I should have been studying. In fact, I WAS studying. I had the books open at Atlanta Bread Company here in Summerville about two weeks ago when a young man and an older couple sat down at the next booth over. I couldn’t help but overhear the conversation because, well, that young man might have been talking quicker than I’ve ever heard a southerner talk before. And nearly everything he was saying was spot on. Not that I was looking for an excuse to procrastinate or anything, but I just HAD to interject myself. And I did.
The young man’s name was John Morlan. Now, while I consider myself to be a libertarian, his brand of laissez-faire governance on some issues made me look like a Progressive by comparison. Thankfully, those instances were few and far between. But when he and I did disagree, he articulated his hands-off position well, so well in fact that I actually found myself in quite an uncomfortable spot for me — defending government intervention, albeit limited in scope. Needless to say, I thought his perspective would be great for this Web site, and I am delighted that he could join our growing little endeavor. So stand back, hold on, and enjoy. This is a pretty good introduction, but if he argues in writing half as well as he argues in person, I guarantee he’ll knock your socks off in the future. — Jeff
It has been a week now since we all had time to enjoy the 4th of July celebrations, and I thought it might be a good idea to sit down and have a little chat. Most of you have by now sobered up and may wish to hear reason. What did you celebrate this Independence Day? Did you celebrate patriotism embodied in the red, white and blue, the flag, our military might, or the national anthem? Of course, but these are symbols and clichés. What, pray tell, were we celebrating?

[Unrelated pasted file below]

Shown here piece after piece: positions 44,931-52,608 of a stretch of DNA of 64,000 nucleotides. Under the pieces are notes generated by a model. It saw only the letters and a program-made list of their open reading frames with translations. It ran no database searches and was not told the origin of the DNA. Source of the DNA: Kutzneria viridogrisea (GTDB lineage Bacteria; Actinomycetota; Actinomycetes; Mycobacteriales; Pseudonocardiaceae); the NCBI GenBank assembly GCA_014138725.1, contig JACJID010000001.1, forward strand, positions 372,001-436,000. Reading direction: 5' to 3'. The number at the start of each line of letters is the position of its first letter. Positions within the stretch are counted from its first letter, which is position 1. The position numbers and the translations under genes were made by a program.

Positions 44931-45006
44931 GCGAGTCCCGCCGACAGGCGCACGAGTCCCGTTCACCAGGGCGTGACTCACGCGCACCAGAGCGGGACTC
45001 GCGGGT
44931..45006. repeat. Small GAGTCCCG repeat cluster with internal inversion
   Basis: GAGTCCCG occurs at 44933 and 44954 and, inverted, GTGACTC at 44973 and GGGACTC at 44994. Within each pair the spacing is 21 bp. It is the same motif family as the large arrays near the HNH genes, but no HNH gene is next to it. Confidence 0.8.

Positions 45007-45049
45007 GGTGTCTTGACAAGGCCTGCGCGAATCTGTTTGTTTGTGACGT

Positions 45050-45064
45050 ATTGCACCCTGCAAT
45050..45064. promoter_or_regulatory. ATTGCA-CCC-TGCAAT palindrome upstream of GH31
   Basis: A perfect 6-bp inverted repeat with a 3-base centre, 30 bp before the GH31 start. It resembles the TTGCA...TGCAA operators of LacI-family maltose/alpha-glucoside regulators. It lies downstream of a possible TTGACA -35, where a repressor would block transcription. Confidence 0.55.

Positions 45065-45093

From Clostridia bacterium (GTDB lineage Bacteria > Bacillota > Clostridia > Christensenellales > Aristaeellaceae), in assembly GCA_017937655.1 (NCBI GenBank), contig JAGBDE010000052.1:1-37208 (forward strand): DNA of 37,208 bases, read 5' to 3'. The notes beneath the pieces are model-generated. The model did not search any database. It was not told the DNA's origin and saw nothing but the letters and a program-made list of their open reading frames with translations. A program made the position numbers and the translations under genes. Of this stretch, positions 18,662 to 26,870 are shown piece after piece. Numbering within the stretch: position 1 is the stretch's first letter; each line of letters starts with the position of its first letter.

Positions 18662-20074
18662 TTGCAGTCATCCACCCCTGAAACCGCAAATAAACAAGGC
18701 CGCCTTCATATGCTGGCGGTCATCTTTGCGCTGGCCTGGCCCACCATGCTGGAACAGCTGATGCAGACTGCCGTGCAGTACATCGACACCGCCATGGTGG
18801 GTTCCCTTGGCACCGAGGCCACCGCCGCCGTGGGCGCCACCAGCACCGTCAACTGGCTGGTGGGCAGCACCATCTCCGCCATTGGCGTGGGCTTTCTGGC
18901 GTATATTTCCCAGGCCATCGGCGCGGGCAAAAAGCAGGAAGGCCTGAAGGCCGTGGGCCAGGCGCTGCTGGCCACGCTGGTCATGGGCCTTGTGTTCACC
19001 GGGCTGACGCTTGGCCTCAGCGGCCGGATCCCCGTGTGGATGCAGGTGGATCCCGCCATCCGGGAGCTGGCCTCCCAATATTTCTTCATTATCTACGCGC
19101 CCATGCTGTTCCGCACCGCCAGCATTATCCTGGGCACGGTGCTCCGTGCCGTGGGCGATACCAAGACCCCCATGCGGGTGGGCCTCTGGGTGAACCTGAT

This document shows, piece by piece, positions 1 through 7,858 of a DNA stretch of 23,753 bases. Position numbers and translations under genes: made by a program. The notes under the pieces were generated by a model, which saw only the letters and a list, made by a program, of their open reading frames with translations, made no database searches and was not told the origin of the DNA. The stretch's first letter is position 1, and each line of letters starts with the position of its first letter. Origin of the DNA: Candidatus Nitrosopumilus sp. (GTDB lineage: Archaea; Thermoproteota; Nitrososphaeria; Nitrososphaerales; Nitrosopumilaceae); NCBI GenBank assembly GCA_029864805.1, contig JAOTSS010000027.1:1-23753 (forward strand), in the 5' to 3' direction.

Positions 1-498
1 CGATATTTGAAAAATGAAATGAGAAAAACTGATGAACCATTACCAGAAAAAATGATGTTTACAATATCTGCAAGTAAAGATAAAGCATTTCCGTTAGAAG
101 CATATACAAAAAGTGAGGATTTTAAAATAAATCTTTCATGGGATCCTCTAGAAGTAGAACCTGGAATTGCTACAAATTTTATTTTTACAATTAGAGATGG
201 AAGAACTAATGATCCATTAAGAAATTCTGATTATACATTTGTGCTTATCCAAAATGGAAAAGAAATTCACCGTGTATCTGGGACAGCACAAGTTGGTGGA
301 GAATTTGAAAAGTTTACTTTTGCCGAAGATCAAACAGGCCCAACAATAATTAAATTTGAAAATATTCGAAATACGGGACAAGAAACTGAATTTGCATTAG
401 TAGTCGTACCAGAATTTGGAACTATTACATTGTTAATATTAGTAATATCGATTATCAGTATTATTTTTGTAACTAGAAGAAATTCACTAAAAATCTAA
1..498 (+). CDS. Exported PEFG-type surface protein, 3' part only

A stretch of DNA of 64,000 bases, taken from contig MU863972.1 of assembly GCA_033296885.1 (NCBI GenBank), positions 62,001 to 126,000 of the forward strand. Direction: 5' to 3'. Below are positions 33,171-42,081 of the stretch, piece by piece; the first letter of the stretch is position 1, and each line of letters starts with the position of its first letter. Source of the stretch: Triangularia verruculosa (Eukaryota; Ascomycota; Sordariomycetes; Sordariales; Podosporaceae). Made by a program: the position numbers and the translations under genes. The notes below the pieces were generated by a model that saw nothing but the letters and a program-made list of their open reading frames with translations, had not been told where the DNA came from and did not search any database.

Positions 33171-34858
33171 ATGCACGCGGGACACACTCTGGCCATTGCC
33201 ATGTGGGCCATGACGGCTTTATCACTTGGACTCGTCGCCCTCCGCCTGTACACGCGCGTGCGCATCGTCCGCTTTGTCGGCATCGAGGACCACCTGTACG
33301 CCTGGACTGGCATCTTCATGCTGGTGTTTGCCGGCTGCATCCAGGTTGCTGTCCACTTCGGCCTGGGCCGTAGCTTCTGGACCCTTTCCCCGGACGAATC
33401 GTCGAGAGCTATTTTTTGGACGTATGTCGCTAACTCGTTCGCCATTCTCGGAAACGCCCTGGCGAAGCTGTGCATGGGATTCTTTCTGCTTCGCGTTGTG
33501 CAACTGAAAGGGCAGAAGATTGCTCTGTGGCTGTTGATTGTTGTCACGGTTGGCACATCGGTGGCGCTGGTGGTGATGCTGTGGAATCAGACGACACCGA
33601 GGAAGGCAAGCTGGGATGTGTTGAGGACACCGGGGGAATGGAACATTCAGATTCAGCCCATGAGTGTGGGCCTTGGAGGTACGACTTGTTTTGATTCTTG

Our ancestors bought our freedom with their blood. We have squandered it. They gave us a political system based on thousands of years of philosophy connected with the idea that man is free by nature and the only proper role of government is to act as protector of a man’s right to be free, that only a government which retaliates with force to protect a citizen against force is just, and that once a government goes beyond acting as policeman (protector of man’s rights) and initiates force against man, then that government is no different than a criminal. It is a criminal that initiates force against others. This form of government is a threat to man’s very existence.
In the beginning, we were a union of states which restricted the national government to a few necessary functions. Don’t think “Constitution.” Not yet. Instead, think “Articles of Confederation.”
What were the Articles of Confederation? It was the first document that bound the sovereign states together. It was our original form of government. Many of our founding fathers warned about the usurpation of powers by a powerful central government, but we chose not to listen to them but instead to the nationalists, or what most of us know as the federalists. There was a split between the founding fathers: there were men like Thomas Jefferson and James Madison, classic liberals radically opposed to the idea of a powerful centralized federal government, and then there were men supported a much stronger federal government, men like John Adams and Alexander Hamilton, the latter of whom wrote most of the Federalist Papers.
Many of you have been exposed to or quoted the Federalist Papers. Have any of you ever heard of the Anti-Federalist Papers? These were a collection of writings that tried to persuade the people at the time of the dangers of a powerful central government under the proposed Constitution, even one that would supposedly come with restrictions. Although the Declaration of Independence was primarily a Jeffersonian document, the Constitution was not. Thomas Jefferson was in France at the time of the writing of the Constitution and only influenced the Constitution in minor ways through a series of letters. And looking at the America we know now, I think there can be no doubt that many of the objectors to a strong national government are now sadly vindicated.